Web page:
... risk, and, Lee being out of the way, sets off at once to make favour with Congress, hoping, I have little doubt, that another discomfiture or miscarriage will serve to put him in the saddle. If we are finally conquered, 't will not be by defeat in the field, but by the dirty politics with which this nation is riddled, and which makes a man general because he comes from the right State, and knows how to ...
— Janice Meredith • Paul Leicester Ford

... slipped, or something," stammered Gray, and shook hands. Tom's candor took away the keen edge of the defeat. ...
— The Rover Boys In The Mountains • Arthur M. Winfield

... our Indian wars than in all the others combined, except the Civil War. More American soldiers fell at St. Clair's defeat by the Northwestern Indians than in any other battle we had ever fought until Bull Run. The British dead at Braddock's disaster in the American wilderness outnumbered the British dead at Trafalgar nearly two to one. So valiant a race has always appealed to youth, at least, as a ...
— The Border Watch - A Story of the Great Chief's Last Stand • Joseph A. Altsheler

... inspire Spain with apprehensions as to the ambitious views of America. But they will now avail themselves of this intimacy with the American Ministers, to render them suspicious of Spain, and even to excite their resentments against her. Congress will defeat this design by removing the difficulties, which now oppose themselves to a union with his Catholic Majesty. That the King wishes so much to see his allies enjoy a solid and durable peace, that in exciting the Americans on one side to discover a more ...
— The Diplomatic Correspondence of the American Revolution, Vol. XI • Various

... for unqualified success; but Faith counts certainly on failure, and takes honourable defeat to be a form of victory. In the first, he expects an angel for a wife; in the last, he knows that she is like himself—erring, thoughtless, and untrue; but like himself also, filled with a struggling radiancy of better ...
— The Pocket R.L.S. - Being Favourite Passages from the Works of Stevenson • Robert Louis Stevenson

... savagery which the other persons concerned naturally resented. It became current opinion in other pursuits that he did not play the game. He did nothing that was manifestly unfair, but was capable of taking advantages which most people would have thought mean; and he made defeat more hard to bear because he exulted over the vanquished with the coarse banter that youths ...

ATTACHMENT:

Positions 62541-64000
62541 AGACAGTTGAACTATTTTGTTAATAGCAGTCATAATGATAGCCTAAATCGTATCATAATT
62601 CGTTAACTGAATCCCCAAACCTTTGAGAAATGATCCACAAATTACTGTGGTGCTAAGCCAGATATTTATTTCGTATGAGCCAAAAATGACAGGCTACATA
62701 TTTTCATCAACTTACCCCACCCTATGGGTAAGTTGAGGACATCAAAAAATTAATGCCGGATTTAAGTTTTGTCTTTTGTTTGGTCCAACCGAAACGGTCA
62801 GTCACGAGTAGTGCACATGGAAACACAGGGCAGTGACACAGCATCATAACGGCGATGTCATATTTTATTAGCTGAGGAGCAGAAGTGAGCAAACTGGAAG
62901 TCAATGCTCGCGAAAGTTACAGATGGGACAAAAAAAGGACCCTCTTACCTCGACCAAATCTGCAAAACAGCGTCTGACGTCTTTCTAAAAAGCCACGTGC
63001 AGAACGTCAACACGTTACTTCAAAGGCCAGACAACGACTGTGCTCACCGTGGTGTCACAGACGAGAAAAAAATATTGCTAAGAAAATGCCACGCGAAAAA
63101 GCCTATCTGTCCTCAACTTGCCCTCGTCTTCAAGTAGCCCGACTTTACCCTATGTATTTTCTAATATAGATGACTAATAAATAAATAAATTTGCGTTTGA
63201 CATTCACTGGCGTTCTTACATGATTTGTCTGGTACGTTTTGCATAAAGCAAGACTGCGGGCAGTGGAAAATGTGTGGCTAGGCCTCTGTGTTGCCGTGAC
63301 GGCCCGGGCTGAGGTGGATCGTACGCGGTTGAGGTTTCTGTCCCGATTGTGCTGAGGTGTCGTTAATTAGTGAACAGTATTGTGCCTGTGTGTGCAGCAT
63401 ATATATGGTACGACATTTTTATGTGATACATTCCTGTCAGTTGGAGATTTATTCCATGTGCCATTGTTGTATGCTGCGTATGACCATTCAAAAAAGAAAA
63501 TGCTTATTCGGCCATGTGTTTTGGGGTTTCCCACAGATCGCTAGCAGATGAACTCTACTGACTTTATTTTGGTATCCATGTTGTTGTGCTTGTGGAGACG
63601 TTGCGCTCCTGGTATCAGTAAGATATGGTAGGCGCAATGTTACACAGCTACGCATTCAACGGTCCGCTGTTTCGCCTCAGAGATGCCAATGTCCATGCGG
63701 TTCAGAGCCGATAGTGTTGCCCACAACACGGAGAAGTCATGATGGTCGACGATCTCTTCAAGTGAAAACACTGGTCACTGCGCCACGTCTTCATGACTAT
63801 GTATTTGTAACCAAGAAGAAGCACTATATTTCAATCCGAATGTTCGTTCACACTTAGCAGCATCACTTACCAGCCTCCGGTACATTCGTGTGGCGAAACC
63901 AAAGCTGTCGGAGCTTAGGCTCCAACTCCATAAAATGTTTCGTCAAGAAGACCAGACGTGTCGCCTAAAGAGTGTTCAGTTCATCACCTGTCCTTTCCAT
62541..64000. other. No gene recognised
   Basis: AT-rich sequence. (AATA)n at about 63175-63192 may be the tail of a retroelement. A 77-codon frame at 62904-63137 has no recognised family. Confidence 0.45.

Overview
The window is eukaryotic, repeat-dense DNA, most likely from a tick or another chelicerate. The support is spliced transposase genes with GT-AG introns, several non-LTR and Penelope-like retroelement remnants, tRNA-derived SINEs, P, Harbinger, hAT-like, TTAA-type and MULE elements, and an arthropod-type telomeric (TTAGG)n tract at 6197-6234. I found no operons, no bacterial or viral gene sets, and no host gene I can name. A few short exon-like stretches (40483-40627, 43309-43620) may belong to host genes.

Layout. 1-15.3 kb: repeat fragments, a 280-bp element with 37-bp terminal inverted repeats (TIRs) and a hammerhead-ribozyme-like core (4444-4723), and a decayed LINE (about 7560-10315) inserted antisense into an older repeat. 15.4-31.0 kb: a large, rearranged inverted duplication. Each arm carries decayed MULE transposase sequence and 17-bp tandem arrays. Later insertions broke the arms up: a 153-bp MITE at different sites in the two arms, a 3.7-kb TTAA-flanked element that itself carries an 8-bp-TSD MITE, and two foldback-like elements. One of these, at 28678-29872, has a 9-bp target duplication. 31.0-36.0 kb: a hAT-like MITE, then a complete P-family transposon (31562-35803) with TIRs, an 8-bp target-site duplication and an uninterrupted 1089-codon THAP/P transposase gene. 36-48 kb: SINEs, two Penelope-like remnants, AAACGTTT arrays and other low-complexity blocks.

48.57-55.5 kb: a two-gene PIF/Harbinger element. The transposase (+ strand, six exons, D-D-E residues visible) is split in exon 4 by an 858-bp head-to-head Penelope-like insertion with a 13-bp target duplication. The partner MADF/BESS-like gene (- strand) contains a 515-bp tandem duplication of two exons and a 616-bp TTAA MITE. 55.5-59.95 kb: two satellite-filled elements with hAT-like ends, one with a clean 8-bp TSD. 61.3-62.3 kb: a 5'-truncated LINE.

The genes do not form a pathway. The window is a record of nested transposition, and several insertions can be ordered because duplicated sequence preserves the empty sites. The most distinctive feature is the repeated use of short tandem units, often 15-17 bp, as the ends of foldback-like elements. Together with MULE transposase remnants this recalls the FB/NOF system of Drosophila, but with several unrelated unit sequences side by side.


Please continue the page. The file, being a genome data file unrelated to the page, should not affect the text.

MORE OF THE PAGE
— The Magician • Somerset Maugham

... naturally all depended on the complete defeat of the Teutonic Powers, but Bulgaria demanded that at least some, and especially Serbian Macedonia, should be handed over ...
— The Story of the Great War, Volume V (of 12) - Neuve Chapelle, Battle of Ypres, Przemysl, Mazurian Lakes • Francis J. Reynolds, Allen L. Churchill, and Francis Trevelyan

... good news of peace, these Christians were going to conquer the world, and to penetrate into distant lands from which the Roman armies had been driven back in shameful defeat. To penetrate, too, where the Roman armies never cared to go,—among the miserable and crowded lanes of the great cities, and conquer there what the Roman armies could not conquer—the vice, the misery, the cruelty, ...
— Discipline and Other Sermons • Charles Kingsley

... the article about the price of land, as to which I am in no way a judge, I see not that any man will be a penny the poorer; but if, on the other hand, such deeds as those you speak of were committed, you would set the nobles throughout the land against you, you would defeat your own good objects, and would in the end bring destruction upon yourselves; so that instead of bettering your position you would ...
— A March on London • G. A. Henty

... influence, more than once he had made history. And now the love of these things had gone from him. Their fascination was powerless to quicken by a single beat his steady pulse. Monarchy or republic—what did he care? It was Lucille he wanted, the woman who had shown him how sweet even defeat might be, who had made these three years of his life so happy that they seemed to have passed in one delightful dream. Were they dead, annihilated, these old ambitions, the old love of great doings, or did they only slumber? He moved in his ...
— The Yellow Crayon • E. Phillips Oppenheim

... Julia set aside anything Ellen asked for, even when it was something she would have liked to keep herself; and Ellen, her lips pursed and her eyes bright with defeat, went from room to room, picking and choosing as if she were at ...
— Cloudy Jewel • Grace Livingston Hill

... acting with the British, and that no feelings of jealousy or suspicion of the latter should arise. Friere was acting under the orders of the Bishop and Junta of Oporto, whose great object was to keep the Portuguese army together and not to risk a defeat, as they desired to keep this body intact in order that, if the British were defeated, they should be able to make favourable terms for themselves. Consequently, even after appropriating the whole of the stores and provisions ...
— With Moore At Corunna • G. A. Henty